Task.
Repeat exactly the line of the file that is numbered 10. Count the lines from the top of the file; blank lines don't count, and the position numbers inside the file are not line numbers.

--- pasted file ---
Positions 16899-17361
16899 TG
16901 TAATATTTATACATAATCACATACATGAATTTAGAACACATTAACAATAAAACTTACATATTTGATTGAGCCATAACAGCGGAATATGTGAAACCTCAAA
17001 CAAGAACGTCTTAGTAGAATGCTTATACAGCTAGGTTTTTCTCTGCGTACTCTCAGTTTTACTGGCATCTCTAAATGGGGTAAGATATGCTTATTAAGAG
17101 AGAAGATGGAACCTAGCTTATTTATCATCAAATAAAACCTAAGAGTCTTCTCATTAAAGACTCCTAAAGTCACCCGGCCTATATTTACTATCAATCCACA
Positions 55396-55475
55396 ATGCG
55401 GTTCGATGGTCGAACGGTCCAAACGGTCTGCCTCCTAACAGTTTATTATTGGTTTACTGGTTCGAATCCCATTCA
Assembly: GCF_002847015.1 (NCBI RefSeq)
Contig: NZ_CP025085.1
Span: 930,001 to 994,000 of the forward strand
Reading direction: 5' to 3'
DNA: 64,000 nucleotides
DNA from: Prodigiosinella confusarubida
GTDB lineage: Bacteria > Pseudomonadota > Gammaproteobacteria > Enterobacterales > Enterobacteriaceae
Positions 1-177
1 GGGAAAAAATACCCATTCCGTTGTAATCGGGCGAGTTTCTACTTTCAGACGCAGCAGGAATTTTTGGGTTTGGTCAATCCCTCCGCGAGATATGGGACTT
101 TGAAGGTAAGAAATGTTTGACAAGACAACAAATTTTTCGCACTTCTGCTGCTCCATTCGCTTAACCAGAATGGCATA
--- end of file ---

Contig: NZ_CP025085.1